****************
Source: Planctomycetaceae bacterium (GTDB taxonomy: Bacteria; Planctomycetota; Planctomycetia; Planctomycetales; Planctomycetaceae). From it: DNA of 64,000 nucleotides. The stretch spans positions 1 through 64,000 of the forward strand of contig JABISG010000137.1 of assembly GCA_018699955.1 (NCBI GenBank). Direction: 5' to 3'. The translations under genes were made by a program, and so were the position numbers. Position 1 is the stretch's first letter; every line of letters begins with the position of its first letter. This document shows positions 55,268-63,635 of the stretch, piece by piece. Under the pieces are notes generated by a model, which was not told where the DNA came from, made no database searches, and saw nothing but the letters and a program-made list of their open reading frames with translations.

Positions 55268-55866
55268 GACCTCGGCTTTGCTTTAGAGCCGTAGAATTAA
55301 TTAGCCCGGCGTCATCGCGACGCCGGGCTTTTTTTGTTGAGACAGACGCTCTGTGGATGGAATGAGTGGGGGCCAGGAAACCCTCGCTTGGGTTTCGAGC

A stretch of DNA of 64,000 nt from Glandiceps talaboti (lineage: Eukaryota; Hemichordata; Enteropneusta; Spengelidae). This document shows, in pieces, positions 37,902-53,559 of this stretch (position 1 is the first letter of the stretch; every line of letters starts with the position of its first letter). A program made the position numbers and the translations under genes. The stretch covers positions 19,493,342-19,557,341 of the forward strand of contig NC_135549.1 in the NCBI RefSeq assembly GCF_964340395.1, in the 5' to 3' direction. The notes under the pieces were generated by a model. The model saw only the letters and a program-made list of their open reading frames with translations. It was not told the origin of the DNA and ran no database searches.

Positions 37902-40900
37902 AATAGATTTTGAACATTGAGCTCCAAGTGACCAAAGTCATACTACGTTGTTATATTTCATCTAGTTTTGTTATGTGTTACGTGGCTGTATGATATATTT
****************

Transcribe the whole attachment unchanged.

Source: Planctomycetaceae bacterium (GTDB taxonomy: Bacteria; Planctomycetota; Planctomycetia; Planctomycetales; Planctomycetaceae). From it: DNA of 64,000 nucleotides. The stretch spans positions 1 through 64,000 of the forward strand of contig JABISG010000137.1 of assembly GCA_018699955.1 (NCBI GenBank). Direction: 5' to 3'. The translations under genes were made by a program, and so were the position numbers. Position 1 is the stretch's first letter; every line of letters begins with the position of its first letter. This document shows positions 55,268-63,635 of the stretch, piece by piece. Under the pieces are notes generated by a model, which was not told where the DNA came from, made no database searches, and saw nothing but the letters and a program-made list of their open reading frames with translations.

Positions 55268-55866
55268 GACCTCGGCTTTGCTTTAGAGCCGTAGAATTAA
55301 TTAGCCCGGCGTCATCGCGACGCCGGGCTTTTTTTGTTGAGACAGACGCTCTGTGGATGGAATGAGTGGGGGCCAGGAAACCCTCGCTTGGGTTTCGAGC

A stretch of DNA of 64,000 nt from Glandiceps talaboti (lineage: Eukaryota; Hemichordata; Enteropneusta; Spengelidae). This document shows, in pieces, positions 37,902-53,559 of this stretch (position 1 is the first letter of the stretch; every line of letters starts with the position of its first letter). A program made the position numbers and the translations under genes. The stretch covers positions 19,493,342-19,557,341 of the forward strand of contig NC_135549.1 in the NCBI RefSeq assembly GCF_964340395.1, in the 5' to 3' direction. The notes under the pieces were generated by a model. The model saw only the letters and a program-made list of their open reading frames with translations. It was not told the origin of the DNA and ran no database searches.

Positions 37902-40900
37902 AATAGATTTTGAACATTGAGCTCCAAGTGACCAAAGTCATACTACGTTGTTATATTTCATCTAGTTTTGTTATGTGTTACGTGGCTGTATGATATATTT